The St. Gabriel Possenti Society commemorates the feast day of St. Gabriel Possenti on February 27, Society chairman John M. Snyder noted.
In 1860, St. Gabriel Possenti’s handgun marksmanship enabled him to rescue the villagers of Isola del Gran Sasso, Italy from a marauding gang of about 20 renegade soldiers.
After freeing a young woman from would-be rapists, St. Gabriel Possenti confronted the onrushing brigands waving revolvers. At that moment, Possenti fired at a lizard that happened to be running across the road and dispatched it with one shot. Thus having demonstrated his excellent handgun marksmanship, he was able to take command of the situation and ran the now-frightened brigands out of town.
St. Gabriel Possenti performed this feat of courage without causing physical harm to a single human being.
St. Gabriel Possenti died in 1862. He was canonized by Pope Benedict XV in 1920.
The St. Gabriel Possenti Society seeks official Vatican designation of St. Gabriel Possenti as Patron of Handgunners.
Snyder noted that certain individuals dispute the historicity of the shooting and rescue incident. He stated that, “in response to lizard incident challenges, let me point out that Rev. Godfrey Poage, C.P., who wrote about the incident was a Passionist, the same religious order as St. Gabriel Possenti.”
Snyder further noted that, “Fr. Poage was the author of ‘Son of the Passion, The Story of Gabriel Francis Possenti.’ It was published in 1962 by the Bruce Publishing Company in Milwaukee, Wisconsin and republished in 1977 by the Daughters of St. Paul. The book carried the nihil obstat of Frederick Sucher, C.P., S.T.D., Censor for the Congregation of the Passion, the imprimi potest of Walter Kaelin, C.P, Provincial of the Holy Cross Province (of the Passionists), dated February 27, 1962, the nihil obstat of John F. Murphy, S.T.D., Censor librorum, and the imprimatur of Most Reverend William E. Cousins, Archbishop of Milwaukee, dated April 13, 1962.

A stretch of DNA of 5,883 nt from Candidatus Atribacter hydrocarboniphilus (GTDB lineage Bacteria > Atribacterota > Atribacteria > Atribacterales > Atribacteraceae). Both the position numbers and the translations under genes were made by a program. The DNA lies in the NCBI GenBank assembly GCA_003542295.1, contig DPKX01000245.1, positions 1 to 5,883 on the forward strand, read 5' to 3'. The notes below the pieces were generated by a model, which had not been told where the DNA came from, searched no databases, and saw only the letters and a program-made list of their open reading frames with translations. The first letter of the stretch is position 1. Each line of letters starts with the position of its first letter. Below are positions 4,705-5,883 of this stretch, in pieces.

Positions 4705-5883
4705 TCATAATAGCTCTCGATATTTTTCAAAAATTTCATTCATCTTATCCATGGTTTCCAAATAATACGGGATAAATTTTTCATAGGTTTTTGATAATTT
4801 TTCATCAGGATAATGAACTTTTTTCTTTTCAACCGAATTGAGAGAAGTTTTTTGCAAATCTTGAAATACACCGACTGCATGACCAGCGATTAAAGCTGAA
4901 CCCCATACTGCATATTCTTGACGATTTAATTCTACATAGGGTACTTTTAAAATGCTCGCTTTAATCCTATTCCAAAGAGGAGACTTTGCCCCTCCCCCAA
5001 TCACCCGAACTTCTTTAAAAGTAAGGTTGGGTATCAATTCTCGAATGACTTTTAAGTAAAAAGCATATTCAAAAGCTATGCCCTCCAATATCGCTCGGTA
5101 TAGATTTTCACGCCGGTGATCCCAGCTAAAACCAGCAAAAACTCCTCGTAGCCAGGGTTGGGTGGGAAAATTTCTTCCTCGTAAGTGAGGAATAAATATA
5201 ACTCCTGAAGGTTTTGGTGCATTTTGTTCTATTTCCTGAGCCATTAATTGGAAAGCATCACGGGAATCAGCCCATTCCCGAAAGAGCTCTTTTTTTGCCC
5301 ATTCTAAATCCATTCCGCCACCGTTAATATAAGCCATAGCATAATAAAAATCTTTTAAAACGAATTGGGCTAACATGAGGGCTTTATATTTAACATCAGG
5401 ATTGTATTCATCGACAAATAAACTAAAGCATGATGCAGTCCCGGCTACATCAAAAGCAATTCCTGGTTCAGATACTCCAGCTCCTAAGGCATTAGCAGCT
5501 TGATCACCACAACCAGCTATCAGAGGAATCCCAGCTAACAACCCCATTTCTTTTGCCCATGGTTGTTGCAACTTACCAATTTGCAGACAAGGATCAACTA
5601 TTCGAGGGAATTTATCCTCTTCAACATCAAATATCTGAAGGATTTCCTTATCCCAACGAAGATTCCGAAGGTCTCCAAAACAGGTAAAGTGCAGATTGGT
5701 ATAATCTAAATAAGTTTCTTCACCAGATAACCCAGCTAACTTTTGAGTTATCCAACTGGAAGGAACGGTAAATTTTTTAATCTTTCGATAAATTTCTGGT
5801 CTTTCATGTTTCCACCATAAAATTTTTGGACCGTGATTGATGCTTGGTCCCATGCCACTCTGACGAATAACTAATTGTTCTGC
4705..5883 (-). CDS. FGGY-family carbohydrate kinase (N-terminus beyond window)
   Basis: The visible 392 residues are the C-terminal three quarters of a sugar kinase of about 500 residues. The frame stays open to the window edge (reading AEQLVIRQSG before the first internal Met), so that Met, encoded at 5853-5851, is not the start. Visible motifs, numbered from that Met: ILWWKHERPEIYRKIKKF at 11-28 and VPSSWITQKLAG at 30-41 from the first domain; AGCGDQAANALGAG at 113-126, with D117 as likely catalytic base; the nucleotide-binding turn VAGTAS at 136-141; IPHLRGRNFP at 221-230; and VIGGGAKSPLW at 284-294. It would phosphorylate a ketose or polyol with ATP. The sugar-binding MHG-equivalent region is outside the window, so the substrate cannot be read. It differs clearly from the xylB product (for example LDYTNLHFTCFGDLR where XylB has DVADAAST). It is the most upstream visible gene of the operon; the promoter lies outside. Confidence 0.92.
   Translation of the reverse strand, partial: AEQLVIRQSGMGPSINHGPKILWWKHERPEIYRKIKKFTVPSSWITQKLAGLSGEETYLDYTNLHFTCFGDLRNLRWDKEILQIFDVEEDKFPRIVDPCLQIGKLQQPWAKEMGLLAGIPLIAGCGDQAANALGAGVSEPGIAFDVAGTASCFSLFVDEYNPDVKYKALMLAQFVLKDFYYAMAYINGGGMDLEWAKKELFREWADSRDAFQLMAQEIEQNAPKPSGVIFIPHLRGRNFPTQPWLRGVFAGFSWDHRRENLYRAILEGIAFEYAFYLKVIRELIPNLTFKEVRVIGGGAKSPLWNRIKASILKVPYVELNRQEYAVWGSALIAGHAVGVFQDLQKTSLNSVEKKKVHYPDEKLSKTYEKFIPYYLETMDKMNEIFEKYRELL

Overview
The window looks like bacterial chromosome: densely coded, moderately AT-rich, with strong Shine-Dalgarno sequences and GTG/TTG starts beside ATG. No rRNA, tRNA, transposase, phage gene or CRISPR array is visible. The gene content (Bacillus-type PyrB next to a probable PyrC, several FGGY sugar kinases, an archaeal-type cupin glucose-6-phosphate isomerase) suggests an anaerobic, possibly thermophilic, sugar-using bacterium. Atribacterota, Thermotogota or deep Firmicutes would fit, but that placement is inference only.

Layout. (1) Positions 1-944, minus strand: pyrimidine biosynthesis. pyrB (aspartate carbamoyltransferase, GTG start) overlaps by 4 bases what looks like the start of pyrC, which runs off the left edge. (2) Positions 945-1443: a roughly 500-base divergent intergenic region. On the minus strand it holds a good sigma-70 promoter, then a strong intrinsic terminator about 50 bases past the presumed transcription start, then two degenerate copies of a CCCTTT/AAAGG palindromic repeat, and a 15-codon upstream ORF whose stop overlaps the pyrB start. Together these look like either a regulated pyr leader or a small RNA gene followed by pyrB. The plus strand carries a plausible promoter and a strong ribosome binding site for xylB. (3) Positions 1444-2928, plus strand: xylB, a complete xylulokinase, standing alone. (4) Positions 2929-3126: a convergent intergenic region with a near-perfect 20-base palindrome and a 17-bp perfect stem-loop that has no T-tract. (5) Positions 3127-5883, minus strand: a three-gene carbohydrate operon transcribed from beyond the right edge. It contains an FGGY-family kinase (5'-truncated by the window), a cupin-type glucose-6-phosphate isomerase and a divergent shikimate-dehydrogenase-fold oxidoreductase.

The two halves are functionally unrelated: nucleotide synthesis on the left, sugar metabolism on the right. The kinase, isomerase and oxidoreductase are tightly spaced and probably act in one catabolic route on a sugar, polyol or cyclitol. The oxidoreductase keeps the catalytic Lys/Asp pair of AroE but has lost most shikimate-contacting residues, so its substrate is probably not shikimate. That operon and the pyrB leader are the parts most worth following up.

“The account of the lizard incident, Chapter 7, ‘The Savior of Isola,’ is one of the book’s eight chapters. In the book’s introduction, Fr. Poage explained that, ‘nothing was said that had not been quoted by eyewitnesses, at least in the third person.’”
“When challenged re the accuracy of his report of the lizard incident, Rev. Poage stood by its historicity,” Snyder stated. “Father Poage said that challenges to the accuracy of his writing came from people who didn’t have any evidence to the contrary. Father Poage said this to Mark Pattison of the Catholic News Service on February 10, 1992. The CNS report appeared in The Catholic Sun of Phoenix, Arizona on February 20, 1992. Pattison reported that, ‘Fr. Poage said the episode was witnessed by a ‘lay helper’ at the monastery. The documentation was uncovered during his research in Italy in 1947-48.’
“Fr. Poage, who had been a peritus at the Second Vatican Council, died June 25, 2001. The Passionist Family Circle Newsletter, in its Fall/Winter 2001 issue, stated that he was ‘a man of extraordinary talents and great kindness’ and ‘a trusted servant of God.’”
Snyder stated that, “The Poage account of the lizard incident remained non-controversial for over a quarter of a century. It wasn’t until I began promoting St. Gabriel Possenti as a Patron of Handgunners in the late 1980s that anti-gun bigots began a belated attempt to attack the account of the lizard incident. It seems they are more concerned with being politically correct than historically accurate.”